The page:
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Increased use should be made of periods of off-campus experience, such as industrial internships. Efforts should be made to decrease gradually the proportion of graduate students funded as Research Assistants and to increase gradually the proportion funded by other mechanisms, including traineeships and fellowships, as well as novel, collective modes of support. We now discuss the findings and recommendations of the Workshop in more detail. Findings In the discussions at the MPS Workshop, participants identified a number of concerns about graduate training as it currently exists: The public resources available to support these activities are likely to decrease in the immediate future. The skills and knowledge acquired by new Ph.D.'s are too narrowly focused, and are not adequately applicable to the diverse business and industry environments in which most Ph.D. scientists actually work. Over the past several decades, an increasing emphasis has been placed on the research component of the graduate experience, sometimes at the expense of the best interests of the student. Diversity among students in graduate school has not been achieved to a satisfactory degree. Specifically, women, minorities and other underrepresented groups have yet to achieve parity within this population. These findings are discussed in detail below. (1) Resources An overarching concern for all involved in graduate education and postdoctoral training in this country is the decline in Federal R&D budgets. However, the participants strongly affirmed the importance of continued government support of these endeavors, even at a somewhat reduced level. Research done as part of graduate training directly affects areas important to all Americans and is justifiably supported by taxpayers. These areas include the environment, health care, safety, national security, and the technical infrastructure that is crucial for the innovation and increases in productivity that are the ultimate sources of a rising standard of living.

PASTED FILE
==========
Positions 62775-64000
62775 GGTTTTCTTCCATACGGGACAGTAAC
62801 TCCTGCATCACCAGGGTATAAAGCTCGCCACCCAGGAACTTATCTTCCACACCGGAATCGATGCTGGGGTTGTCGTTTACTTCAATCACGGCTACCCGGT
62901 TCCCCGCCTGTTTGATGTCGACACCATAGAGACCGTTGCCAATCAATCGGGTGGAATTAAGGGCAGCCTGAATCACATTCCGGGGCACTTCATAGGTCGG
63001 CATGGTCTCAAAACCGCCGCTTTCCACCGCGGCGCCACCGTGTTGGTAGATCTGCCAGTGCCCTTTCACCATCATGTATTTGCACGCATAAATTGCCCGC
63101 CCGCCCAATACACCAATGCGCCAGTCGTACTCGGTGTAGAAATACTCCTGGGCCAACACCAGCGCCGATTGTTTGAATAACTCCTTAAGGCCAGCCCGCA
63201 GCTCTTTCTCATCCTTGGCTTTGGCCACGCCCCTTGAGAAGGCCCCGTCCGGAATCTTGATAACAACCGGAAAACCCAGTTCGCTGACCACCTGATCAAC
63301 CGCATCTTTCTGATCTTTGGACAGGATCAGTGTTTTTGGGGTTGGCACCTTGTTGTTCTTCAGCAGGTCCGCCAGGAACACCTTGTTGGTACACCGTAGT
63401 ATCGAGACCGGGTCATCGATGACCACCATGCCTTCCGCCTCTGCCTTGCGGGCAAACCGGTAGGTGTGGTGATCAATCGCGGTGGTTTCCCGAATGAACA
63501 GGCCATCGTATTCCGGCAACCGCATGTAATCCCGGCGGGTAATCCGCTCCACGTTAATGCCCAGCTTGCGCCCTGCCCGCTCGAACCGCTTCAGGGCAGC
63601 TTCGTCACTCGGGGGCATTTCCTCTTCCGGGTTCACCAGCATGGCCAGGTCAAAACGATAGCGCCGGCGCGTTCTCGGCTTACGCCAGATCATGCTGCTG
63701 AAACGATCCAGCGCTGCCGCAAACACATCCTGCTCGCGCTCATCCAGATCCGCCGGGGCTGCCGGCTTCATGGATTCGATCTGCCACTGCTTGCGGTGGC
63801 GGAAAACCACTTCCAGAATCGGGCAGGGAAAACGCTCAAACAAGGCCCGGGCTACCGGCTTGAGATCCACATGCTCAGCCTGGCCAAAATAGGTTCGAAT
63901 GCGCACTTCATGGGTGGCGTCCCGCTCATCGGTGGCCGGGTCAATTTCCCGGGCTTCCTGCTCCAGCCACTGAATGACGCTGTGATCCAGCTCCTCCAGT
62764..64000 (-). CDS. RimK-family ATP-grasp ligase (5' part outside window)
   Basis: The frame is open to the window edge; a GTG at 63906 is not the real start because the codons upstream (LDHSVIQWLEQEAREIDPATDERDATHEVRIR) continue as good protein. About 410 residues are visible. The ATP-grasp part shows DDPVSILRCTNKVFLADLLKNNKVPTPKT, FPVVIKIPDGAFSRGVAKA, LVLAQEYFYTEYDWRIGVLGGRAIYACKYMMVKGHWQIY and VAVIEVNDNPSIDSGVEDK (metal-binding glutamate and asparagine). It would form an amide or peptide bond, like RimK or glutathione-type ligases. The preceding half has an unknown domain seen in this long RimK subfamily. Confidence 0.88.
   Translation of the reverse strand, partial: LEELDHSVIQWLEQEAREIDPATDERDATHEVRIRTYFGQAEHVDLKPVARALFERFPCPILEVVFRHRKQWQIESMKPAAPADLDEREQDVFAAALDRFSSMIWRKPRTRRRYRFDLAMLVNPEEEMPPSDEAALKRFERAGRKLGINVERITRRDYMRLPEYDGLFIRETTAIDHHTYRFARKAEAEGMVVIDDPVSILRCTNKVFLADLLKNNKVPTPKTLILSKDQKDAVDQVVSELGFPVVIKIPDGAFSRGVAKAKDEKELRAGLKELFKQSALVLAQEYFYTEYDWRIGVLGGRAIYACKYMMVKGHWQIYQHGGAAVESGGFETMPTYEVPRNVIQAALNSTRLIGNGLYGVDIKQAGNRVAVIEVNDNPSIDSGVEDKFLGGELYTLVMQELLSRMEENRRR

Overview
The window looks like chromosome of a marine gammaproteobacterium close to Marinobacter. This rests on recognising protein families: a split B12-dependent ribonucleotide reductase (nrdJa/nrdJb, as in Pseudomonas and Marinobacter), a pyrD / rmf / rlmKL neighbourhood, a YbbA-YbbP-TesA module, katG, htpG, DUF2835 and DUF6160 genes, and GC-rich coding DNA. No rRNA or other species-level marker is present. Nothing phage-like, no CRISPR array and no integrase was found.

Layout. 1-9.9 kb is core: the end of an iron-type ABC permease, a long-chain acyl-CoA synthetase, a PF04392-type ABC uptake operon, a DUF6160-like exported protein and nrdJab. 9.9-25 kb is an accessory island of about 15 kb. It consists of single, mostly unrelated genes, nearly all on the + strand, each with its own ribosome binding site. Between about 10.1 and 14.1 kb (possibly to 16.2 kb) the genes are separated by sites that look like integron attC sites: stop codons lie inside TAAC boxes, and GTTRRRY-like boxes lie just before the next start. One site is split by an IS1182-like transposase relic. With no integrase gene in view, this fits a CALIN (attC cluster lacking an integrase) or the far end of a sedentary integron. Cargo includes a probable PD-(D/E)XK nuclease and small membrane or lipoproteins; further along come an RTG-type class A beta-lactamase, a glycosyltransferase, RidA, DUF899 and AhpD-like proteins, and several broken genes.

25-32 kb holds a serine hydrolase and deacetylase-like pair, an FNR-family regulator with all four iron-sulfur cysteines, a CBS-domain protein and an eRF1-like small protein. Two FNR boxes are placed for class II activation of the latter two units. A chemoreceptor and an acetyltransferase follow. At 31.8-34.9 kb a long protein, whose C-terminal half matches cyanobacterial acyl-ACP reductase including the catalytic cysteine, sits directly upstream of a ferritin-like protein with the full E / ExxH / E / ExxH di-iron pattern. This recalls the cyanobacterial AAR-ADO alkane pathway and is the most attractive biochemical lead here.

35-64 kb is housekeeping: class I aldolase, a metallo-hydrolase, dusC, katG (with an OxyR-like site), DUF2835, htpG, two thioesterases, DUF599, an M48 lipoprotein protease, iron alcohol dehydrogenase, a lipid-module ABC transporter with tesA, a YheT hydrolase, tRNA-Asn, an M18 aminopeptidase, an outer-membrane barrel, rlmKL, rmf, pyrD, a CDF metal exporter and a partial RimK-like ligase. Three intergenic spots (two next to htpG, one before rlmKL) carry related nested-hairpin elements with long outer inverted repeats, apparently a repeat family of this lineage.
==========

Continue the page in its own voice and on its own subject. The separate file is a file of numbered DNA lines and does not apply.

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Thus, given both the crucial importance of graduate research and of education and the impending fiscal austerity, the workshop affirmed that it was a matter of the highest importance for the NSF/MPS to find ways to increase the return to the Nation on its investment in our fields. (2) Breadth of Skills and Knowledge There is no doubt that students in MPS disciplines who obtain Ph.D.'s from the research-oriented universities in this country are among the best prepared and most successful scientists in the world. The emphasis over the past half-century on physical sciences research has borne fruit, not only in spectacular advances in science, but also in the form of a myriad of new technologies and industries and in a cadre of highly trained individuals with the analytical and problem-solving skills needed to perform cutting edge work in many fields. Often, however, these students are unaware not only of the options available to them outside of academia, but also of the applicability of the skills they have acquired through their graduate education to fields other than the one they have "trained" to enter. Moreover, students are finding that the jobs they have trained for are not as abundant as in the past in a number of the MPS disciplines. On one hand, students are becoming increasingly specialized and compartmentalized in their educational and research pursuits. On the other hand, they are not usually encouraged to acquire the particular skills (interpersonal communication, management, or business-oriented skills) that would help them succeed in careers outside their field of preparation. (3) The Balance between Education and Research Many of these trends have been exacerbated by the funding process used at NSF and in other Federal agencies. Since the main criterion for judging grant applications has traditionally been the quality of the research to be performed, along with the success of past research, this is necessarily where the attention of grant applicants must be focused. Not only does this affect the principal investigators, who may believe they are expected to give lower priority to other aspects of the education of their students in order to keep the funding pipeline open, but it affects graduate and postdoctoral students themselves, who perform most of the labor involved in such research and who are often effectively discouraged from spending time on other educational pursuits not directly involved in their advisor's research project. The current funding mechanism (where graduate students are supported primarily by Research Assistantships) also has the effect of allowing a lengthening of the time to obtain a Ph.D. Successful researchers are understandably unwilling to lose graduate students when they have finally become highly productive, and these students may in turn, prefer the protected, known world of the university over a usually unknown "outside" world. In neither case does the proposal and grant process take time to Ph.D. into account. The Workshop participants also noted that a "Ph.D. or nothing" atmosphere has developed, so that the doctoral degree is often considered a minimum requirement for meaningful employment